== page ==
European stocks jump despite weak economic data

European stock markets advanced solidly Tuesday as traders brushed aside weaker-than-expected economic data out of Germany and China to focus on positive earnings news, analysts said.

London's FTSE 100 index of leading companies rose 0.96 percent to stand at 6,340.20 points approaching midday.

Frankfurt's DAX 30 won 0.78 percent to 7,535.76 points and in Paris the CAC 40 jumped 1.83 percent to 3,719.08.

In foreign exchange deals, the euro fell to $1.2986 from $1.3059 late on Monday in New York.

On the London Bullion Market, gold dropped to $1,417.29 an ounce from $1,424.50.

"Traders (in London) have shrugged off weaker-than-expected Chinese manufacturing figures and are focusing on strong trading updates from ARM and Associated British Foods," said David Madden, market analyst at IG traders.

"Ordinarily a hint of China slowing down would prompt traders to dump mining stocks, but the lower-than-estimated (Chinese) GDP figures last week took the sting out of today's announcement."

Shares in British chipmaker ARM won eight percent after the group revealed a 28-percent rise in first-quarter revenue.

Private sector business activity meanwhile remained weak across the eurozone in April, underscoring a gloomy medium-term outlook for the 17-state economy, a widely-watched survey showed on Tuesday.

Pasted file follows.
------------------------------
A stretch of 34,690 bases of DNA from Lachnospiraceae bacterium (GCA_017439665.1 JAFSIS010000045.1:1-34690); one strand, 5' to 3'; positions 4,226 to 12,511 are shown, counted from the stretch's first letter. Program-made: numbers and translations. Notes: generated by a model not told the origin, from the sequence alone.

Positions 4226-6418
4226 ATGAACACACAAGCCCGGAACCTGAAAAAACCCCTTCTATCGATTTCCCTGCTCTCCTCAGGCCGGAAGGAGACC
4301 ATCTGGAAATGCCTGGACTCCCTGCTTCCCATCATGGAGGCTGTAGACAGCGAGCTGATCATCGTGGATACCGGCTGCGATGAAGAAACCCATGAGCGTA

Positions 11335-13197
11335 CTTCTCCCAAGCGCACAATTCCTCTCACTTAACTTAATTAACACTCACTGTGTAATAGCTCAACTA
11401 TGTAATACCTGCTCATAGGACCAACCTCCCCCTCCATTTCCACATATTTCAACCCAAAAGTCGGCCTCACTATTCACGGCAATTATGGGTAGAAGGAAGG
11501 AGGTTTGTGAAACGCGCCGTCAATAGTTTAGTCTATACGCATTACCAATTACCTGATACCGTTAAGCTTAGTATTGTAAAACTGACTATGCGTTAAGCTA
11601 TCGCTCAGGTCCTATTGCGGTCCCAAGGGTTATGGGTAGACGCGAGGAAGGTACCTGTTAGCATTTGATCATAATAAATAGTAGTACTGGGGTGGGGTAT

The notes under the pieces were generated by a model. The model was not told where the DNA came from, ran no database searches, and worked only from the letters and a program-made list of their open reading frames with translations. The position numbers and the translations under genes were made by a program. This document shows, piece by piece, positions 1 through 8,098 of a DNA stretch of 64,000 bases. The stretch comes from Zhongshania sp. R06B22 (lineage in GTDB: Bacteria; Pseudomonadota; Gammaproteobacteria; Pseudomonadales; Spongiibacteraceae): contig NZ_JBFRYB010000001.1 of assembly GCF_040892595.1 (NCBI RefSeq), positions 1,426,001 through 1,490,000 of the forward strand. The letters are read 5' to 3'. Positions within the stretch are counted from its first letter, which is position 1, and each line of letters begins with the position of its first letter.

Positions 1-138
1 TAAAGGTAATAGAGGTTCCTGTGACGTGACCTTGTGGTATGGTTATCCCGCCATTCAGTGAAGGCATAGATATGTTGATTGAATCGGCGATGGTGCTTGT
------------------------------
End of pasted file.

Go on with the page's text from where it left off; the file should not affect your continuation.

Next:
The Markit Eurozone Composite Purchasing Managers Index (PMI) registered 46.5 points, the same reading as March and well below the boom-and-bust line of 50 points indicating growth or recession.

It was the 19th time in 20 months that the survey of thousands of eurozone companies signalled a contraction in the single currency area's economy.

Both manufacturing and services sectors posted weak readings, with the powerhouse German economy seeing its first drop since November, while the French downturn eased, the researchers said.

"Markets seem to have shrugged off the batch of disappointing data -- a dip in Chinese flash PMI pointing to a slowdown in the world's biggest trading nation did not resurrect concerns over global recovery, at least for now," said Gekko Markets trader Anita Paluch.

"Also the poor German PMI numbers showing that the German economy has contracted the eurozone flu did not discourage the Dax from advancing fat into green territory, led by Lufthansa after it resumed near normal flight schedule."

Shares in German airline Lufthansa grew 2.0 percent to 14.4 euros, a day after the company cancelled most of its domestic, European and long-haul flights as thousands of staff walked out in pursuit of higher pay.

"Later today Apple will be on investors' radar, who will be bracing for the worst -- a drop in profit for the first time in 10 years," said Paluch.

In Asia, shares in Hong Kong and Shanghai fell on Tuesday after data showed manufacturing activity in China slowed in April, adding to concerns about the state of the world's number two economy.

Its initial PMI for the month came in at 50.5, from a final 51.6 in March.

On Wall Street, US stocks closed higher Monday amid mixed earnings reports, bouncing back after last week's losses.

Monday's gains came despite a 0.6-percent drop in US existing-home sales from February to March.